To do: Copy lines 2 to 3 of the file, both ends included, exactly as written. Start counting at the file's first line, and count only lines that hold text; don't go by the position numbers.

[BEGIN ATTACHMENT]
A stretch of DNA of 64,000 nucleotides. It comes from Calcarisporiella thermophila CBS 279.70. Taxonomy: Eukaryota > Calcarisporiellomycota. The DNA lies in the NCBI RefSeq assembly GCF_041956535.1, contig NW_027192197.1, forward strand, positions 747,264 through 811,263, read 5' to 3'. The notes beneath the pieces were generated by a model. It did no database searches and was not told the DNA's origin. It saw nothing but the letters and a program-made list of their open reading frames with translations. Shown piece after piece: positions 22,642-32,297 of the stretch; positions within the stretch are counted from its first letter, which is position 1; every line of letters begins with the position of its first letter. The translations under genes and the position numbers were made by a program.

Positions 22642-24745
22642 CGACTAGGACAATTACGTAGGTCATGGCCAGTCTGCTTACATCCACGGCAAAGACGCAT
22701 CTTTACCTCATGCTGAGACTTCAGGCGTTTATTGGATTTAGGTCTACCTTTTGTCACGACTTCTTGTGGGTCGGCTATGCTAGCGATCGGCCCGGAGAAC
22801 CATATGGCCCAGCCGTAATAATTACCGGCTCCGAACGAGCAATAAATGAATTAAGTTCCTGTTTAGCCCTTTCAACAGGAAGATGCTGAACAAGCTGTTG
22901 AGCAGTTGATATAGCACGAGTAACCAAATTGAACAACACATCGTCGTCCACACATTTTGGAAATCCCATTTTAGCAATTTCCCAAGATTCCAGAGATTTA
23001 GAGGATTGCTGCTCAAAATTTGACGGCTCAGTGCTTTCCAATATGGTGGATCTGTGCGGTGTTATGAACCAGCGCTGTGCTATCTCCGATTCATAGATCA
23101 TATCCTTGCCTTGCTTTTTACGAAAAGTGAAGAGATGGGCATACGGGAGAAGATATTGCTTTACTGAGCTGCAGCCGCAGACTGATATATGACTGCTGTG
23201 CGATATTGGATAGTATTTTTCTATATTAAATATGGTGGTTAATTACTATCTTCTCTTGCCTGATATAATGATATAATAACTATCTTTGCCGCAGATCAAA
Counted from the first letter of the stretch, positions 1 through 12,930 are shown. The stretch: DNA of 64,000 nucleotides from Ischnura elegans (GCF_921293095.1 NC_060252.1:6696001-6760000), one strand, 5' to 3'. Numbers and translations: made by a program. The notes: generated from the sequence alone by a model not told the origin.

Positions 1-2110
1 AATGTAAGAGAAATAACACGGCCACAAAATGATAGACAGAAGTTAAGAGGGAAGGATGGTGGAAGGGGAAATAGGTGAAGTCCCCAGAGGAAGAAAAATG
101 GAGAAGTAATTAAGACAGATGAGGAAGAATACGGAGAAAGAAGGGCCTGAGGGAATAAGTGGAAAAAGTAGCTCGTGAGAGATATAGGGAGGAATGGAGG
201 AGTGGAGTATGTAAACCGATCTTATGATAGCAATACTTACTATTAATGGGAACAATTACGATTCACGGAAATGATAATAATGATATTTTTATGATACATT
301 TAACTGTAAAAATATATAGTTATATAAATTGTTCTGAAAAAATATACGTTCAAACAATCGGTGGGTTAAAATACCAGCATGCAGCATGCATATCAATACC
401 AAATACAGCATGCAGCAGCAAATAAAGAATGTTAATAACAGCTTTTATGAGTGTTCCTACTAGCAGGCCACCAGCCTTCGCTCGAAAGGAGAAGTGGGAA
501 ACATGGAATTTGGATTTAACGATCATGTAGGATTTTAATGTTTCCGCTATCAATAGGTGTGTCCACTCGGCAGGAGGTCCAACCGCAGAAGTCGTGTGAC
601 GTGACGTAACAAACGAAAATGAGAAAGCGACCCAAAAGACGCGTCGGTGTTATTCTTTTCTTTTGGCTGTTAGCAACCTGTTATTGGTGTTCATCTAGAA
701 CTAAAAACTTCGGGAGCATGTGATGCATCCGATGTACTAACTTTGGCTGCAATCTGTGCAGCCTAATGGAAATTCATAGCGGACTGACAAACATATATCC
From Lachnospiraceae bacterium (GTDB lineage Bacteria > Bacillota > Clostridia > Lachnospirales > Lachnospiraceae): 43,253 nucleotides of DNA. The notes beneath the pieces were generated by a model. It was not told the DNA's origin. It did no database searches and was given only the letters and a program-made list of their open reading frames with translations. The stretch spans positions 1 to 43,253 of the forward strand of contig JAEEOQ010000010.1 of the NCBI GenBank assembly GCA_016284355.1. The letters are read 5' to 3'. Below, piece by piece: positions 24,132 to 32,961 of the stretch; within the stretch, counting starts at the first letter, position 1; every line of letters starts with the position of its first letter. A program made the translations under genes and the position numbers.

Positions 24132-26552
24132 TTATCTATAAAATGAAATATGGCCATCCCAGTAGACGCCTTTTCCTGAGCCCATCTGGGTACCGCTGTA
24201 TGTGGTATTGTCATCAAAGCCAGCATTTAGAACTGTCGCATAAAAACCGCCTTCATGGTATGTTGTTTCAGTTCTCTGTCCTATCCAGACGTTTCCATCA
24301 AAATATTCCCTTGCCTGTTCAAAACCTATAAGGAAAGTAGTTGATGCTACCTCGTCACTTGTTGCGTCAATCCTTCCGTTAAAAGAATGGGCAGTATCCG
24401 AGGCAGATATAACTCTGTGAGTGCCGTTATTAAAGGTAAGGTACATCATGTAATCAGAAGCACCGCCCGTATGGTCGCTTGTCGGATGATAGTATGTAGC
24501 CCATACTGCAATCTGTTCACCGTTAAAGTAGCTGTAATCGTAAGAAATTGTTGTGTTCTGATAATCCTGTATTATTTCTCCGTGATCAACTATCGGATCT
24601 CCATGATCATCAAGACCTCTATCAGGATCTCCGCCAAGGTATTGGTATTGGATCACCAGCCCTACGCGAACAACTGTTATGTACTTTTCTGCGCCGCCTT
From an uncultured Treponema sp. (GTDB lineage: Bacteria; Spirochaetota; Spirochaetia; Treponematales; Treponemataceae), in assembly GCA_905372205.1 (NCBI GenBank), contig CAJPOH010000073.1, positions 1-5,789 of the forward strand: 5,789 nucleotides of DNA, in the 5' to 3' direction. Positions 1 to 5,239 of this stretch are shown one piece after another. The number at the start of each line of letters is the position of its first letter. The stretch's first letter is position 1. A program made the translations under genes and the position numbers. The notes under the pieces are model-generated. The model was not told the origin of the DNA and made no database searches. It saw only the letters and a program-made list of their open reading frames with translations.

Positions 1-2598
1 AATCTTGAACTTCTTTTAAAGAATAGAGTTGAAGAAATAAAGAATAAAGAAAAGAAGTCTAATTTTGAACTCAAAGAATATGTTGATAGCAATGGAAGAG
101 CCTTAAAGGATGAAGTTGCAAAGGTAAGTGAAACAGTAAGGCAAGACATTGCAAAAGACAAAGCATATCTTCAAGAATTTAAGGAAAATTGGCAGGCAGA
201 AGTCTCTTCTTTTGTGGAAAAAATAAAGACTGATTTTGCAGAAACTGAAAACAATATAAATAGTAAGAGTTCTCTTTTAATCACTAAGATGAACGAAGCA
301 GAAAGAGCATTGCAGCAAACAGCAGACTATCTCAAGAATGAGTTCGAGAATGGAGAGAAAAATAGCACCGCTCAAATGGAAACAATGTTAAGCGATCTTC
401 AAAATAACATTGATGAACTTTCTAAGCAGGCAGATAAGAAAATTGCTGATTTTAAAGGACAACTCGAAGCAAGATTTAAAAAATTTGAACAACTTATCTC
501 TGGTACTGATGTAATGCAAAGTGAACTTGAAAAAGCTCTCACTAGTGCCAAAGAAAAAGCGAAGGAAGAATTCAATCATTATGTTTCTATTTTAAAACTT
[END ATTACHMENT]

Positions 22642-24745
22642 CGACTAGGACAATTACGTAGGTCATGGCCAGTCTGCTTACATCCACGGCAAAGACGCAT